"Did He Steal It?" Seriously? That's a title? One can only hope that he used up all his literary prowess in writing the books to have none left for titles. But judging from your mini-review of CUFH, it doesn't sound like it.

Hmmm, now I'm curious...


message 18: by [deleted user] (new)

Bad1news:

I'm happy to report my curiosity has already spent itself. But if our local PBS station should ever show this beast, there is no doubt I'll be at least peeking. It's free and one can reasonably assume there won't be any physical damage while watching. One assumes...




message 19: by Annie (last edited Jan 21, 2008 09:57PM) (new)

Annie (chewiekablooey) Diana & Bad1news,

By all means, please do watch "The Way We Live Now" when it airs again on PBS. After all, it's not based on the book I read, and my opinion of Trollope is based solely on that single work. So it could just be that I was unlucky enough to have read the worst novel in his oeuvre. Besides, PBS dramatizations are generally well-made and usually more entertaining than the novels on which they are based. (Fyi, it also stars Matthew MacFadyen, the fellow who played Darcy opposite Keira Knightley in the latest Pride & Prejudice, for those of you who might care.) So who knows--it could turn out that you guys like the story so much that you rush to your nearest Borders to grab a Trollope work or two! ;-)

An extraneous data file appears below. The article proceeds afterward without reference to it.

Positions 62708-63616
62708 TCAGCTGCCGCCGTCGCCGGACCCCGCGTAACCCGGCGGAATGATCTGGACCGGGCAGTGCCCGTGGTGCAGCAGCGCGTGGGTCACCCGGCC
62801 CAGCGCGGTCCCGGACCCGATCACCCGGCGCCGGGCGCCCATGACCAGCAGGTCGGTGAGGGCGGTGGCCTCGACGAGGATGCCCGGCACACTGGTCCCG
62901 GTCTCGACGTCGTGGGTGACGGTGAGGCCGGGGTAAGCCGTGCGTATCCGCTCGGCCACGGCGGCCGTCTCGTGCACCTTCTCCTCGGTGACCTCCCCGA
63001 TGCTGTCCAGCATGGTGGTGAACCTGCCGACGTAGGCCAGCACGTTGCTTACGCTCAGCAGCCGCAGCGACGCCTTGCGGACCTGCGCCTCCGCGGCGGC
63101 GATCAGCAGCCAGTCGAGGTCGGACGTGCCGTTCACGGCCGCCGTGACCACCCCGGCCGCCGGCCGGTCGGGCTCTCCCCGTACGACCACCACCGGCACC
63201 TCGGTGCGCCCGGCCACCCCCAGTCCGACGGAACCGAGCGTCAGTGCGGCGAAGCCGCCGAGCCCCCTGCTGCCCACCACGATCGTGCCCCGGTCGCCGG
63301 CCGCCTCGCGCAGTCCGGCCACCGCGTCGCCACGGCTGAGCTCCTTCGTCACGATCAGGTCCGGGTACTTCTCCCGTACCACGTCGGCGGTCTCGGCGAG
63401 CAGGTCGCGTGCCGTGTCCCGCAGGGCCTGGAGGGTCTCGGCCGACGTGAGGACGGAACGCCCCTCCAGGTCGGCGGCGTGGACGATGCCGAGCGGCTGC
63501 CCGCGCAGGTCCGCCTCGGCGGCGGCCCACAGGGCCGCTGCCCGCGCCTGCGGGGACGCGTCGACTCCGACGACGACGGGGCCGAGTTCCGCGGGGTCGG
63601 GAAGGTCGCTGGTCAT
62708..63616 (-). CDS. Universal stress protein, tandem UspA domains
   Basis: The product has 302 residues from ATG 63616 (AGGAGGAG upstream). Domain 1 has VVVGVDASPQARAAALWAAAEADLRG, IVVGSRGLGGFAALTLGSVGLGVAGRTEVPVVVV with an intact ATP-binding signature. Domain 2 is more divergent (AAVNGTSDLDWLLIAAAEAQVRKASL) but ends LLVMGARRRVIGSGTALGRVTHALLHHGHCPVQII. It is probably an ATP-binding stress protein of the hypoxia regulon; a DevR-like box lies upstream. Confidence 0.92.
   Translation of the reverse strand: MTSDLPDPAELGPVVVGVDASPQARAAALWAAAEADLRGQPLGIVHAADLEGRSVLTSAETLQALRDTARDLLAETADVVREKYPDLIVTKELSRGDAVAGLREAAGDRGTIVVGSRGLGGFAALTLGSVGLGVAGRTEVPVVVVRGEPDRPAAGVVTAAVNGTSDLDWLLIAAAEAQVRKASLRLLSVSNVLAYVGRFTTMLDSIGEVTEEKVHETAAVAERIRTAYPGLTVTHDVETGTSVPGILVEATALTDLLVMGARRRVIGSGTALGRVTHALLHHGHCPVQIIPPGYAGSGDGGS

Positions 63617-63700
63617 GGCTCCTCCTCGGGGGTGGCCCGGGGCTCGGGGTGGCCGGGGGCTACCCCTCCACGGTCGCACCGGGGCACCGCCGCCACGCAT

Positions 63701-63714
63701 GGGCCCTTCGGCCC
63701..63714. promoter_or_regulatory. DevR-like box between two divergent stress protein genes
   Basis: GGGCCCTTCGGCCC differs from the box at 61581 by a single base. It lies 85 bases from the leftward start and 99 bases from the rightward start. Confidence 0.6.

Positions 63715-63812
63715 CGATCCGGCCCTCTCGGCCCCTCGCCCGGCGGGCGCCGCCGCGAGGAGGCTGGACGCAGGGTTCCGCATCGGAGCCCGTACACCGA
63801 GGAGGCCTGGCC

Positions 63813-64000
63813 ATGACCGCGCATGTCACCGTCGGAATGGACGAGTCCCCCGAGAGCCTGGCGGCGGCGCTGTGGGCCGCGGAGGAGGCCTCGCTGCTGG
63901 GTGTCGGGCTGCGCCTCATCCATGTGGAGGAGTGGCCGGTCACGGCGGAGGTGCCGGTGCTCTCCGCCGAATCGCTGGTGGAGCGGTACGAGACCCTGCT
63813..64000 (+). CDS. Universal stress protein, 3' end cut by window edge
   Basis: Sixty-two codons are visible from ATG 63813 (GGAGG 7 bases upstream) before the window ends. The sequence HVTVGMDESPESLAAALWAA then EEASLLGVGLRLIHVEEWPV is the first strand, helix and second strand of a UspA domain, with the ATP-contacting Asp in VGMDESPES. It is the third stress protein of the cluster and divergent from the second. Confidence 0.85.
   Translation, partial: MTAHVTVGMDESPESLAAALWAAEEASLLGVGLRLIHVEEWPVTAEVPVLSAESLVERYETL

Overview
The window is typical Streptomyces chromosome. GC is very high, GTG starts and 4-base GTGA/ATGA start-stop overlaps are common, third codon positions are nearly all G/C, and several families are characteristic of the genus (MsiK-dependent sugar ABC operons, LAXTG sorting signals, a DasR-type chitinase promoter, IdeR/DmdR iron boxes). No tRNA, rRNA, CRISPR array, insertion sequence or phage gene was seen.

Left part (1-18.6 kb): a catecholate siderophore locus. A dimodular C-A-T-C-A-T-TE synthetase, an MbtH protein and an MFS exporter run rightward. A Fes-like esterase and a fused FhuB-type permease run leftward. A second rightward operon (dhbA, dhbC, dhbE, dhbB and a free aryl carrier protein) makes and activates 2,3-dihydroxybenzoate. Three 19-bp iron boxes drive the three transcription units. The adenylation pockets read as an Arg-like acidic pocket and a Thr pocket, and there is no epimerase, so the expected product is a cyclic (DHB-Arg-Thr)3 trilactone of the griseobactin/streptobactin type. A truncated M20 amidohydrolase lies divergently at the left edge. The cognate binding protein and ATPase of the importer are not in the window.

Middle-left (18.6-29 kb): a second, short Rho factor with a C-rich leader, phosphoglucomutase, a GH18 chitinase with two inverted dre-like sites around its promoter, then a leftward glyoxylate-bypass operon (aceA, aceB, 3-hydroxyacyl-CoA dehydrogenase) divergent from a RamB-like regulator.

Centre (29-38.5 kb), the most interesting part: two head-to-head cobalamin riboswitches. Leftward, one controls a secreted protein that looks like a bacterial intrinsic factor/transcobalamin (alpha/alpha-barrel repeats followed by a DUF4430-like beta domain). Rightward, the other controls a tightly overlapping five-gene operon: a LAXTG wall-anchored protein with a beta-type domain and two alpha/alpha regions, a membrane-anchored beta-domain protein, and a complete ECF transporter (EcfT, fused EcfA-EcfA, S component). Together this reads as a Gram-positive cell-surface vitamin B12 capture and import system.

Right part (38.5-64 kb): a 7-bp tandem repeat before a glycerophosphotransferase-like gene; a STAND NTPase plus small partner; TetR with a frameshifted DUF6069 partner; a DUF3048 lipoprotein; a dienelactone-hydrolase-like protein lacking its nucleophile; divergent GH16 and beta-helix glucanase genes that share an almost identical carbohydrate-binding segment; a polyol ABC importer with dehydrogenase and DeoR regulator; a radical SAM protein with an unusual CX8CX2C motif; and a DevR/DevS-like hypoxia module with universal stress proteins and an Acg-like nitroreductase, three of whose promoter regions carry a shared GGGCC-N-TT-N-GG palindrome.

message 20: by [deleted user] (new)

Well, I'll tell ya, if watching this PBS show means I'm then driven to go out and read Trollope's works, between him and Proust I'll just have to quit my job and read for a living. Gosh, that would be terrible ;-) I just have to figure out who'll pay me!